Diet books, reviewed: The All-New Atkins Advantage
We asked the experts to evaluate’and enhance’four popular diets. Here’s our assessment of diet book The All-New Atkins Advantage
The All-New Atkins Advantage
By Stuart L. Trager, an orthopedic surgeon and chief of hand surgery at Pennsylvania Hospital in Philadelphia (with Colette Heimowitz; the original book was published in 1972 by Robert Atkins, a cardiologist who died in 2003.)
A low-carbohydrate, high-protein diet, including unsaturated and saturated fats, boosts your metabolic rate and fills you up more, so you eat less.
This version includes new chapters on staying motivated and an exercise program that includes instructions and diagrams for different stretches and strength-training moves, such as calf lifts and bicep curls.
- ‘The motivation exercises, such as journaling, can help build a feeling that you can accomplish your goals,’ says Joanne Hamilton, a registered dietitian and assistant professor in the faculty of medicine at the University of Manitoba in Winnipeg.
- Planning tips, such as calling ahead to a restaurant to ask about food choices or checking the menu online, also get a thumbs-up.
- ‘There are contradictions: [The book authors] say they believe in whole foods, but the program suggests supplements for fibre, as well as L-glutamine and chromium to regulate appetite, the latter two of which are unproven,’ says Hamilton. ‘Those supplements can be very expensive.’ It’s a very boring diet, making it potentially difficult to stick with. ‘In some of the meal plans, it seems like you eat eggs every day,’ she notes.
A study in the Journal of the American College of Nutrition compared 29 overweight women who were put on either a low-carb or high-carb diet, which included a similar number of calories, for four weeks. It found that while the low-carb dieters lost more weight (8.3 pounds versus 5.7 pounds for the high-carb), they also had a 25 percent increase in a blood inflammation marker called C-reactive protein (CRP) that’s associated with an increased risk of heart disease. The CRP levels in the higher-carb diet group decreased by 43 percent.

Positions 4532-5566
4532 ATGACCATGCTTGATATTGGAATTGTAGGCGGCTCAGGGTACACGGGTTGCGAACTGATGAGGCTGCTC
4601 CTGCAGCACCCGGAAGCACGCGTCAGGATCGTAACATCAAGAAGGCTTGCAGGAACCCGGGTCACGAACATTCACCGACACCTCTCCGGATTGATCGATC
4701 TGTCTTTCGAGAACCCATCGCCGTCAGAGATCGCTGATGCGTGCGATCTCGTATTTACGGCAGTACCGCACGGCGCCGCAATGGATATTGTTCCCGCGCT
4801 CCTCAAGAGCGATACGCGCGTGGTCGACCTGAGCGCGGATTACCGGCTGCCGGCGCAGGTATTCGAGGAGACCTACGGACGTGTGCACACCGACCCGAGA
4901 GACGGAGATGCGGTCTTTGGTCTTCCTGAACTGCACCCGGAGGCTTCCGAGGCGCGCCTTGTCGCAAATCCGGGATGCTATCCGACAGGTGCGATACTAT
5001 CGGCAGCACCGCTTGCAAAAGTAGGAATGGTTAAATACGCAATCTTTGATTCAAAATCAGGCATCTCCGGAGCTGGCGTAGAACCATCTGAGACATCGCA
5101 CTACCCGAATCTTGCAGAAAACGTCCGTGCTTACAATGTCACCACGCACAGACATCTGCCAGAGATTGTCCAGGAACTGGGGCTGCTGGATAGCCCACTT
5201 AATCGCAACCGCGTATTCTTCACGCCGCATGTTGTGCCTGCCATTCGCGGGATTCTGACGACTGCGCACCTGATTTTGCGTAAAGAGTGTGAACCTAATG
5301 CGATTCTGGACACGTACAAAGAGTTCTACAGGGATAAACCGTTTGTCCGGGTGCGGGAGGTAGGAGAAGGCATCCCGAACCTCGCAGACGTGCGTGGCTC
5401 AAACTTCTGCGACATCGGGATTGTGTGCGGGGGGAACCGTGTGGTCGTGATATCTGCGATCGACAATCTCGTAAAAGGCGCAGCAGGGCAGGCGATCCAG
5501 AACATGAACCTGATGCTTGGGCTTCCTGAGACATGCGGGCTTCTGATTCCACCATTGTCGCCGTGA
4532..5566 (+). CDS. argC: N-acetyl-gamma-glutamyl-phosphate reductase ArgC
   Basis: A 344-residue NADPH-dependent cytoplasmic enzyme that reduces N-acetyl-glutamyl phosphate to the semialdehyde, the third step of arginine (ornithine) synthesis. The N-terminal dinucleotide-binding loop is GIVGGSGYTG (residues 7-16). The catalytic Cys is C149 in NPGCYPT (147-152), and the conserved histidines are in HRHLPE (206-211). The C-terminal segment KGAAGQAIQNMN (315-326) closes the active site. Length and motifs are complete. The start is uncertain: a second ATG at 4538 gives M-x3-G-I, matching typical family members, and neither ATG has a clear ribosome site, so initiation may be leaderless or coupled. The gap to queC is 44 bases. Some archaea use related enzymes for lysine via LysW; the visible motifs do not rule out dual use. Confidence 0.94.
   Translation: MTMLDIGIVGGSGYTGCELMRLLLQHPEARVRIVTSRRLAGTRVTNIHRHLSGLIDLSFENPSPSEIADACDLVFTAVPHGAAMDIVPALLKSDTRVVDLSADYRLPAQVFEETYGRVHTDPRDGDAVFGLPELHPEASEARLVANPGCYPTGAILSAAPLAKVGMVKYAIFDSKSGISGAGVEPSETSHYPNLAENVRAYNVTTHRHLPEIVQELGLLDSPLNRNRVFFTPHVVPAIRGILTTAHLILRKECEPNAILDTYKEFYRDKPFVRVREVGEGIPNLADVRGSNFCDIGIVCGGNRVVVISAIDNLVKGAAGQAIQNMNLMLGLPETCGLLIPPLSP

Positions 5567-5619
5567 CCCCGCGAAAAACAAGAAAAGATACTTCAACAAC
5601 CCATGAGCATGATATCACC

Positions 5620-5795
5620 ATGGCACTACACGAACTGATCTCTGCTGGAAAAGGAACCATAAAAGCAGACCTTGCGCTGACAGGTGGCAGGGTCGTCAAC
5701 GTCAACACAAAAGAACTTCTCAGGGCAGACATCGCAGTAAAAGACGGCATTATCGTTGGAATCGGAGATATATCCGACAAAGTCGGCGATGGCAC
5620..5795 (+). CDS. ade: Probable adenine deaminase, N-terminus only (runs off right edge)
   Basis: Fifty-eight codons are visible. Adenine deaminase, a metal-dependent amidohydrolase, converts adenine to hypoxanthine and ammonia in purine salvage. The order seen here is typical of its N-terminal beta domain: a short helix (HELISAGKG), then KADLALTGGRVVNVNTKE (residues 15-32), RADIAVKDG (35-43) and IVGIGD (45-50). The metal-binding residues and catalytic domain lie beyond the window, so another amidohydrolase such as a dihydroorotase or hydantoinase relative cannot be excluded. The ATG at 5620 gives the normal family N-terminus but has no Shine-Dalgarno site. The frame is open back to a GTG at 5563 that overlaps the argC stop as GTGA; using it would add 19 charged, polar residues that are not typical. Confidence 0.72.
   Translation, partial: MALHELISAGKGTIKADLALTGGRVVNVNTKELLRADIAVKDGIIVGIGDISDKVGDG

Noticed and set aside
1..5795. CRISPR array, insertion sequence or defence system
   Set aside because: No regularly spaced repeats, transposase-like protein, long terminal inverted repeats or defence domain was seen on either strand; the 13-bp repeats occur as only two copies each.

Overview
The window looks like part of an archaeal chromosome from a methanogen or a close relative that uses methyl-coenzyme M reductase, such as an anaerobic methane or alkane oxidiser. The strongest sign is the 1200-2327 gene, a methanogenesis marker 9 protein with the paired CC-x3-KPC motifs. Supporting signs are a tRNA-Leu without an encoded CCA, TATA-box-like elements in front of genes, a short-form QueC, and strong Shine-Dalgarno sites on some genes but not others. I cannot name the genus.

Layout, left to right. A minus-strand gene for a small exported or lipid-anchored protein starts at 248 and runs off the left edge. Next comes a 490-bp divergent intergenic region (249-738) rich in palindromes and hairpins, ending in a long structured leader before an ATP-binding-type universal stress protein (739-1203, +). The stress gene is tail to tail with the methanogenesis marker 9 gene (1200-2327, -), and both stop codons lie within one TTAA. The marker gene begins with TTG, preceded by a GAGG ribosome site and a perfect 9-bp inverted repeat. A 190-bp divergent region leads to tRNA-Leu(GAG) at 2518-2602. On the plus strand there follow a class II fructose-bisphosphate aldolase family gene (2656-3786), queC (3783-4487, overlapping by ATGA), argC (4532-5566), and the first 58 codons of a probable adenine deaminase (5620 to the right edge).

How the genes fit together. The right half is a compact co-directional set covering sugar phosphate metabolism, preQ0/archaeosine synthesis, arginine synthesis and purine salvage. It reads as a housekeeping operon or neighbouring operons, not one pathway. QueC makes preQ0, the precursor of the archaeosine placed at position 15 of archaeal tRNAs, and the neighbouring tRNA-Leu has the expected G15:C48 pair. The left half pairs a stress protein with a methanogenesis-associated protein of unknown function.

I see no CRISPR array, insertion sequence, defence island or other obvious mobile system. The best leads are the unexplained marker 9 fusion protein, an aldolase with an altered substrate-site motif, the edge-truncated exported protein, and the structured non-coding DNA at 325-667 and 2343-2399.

- Hamilton is not a fan of low-carb diets such as Atkins, and says they should be only used for the short term (six months at most) because they are low in fibre and calcium. ‘Long-term studies point to fibre as a tool in cancer prevention and managing blood fats and heart disease, while calcium plays an important role in bone health,’ she says. But if you’re going to try Atkins, skip the overly restrictive induction phase (Phase One). ‘The brain needs 120 to 140 grams of carbs daily to operate properly, and the induction phase has only 20 grams of digestible or ‘net’ carbs a day.’
- Instead of bacon and eggs, eat a high-fibre cereal with skim milk and fruit for breakfast. Both will help fill you up.
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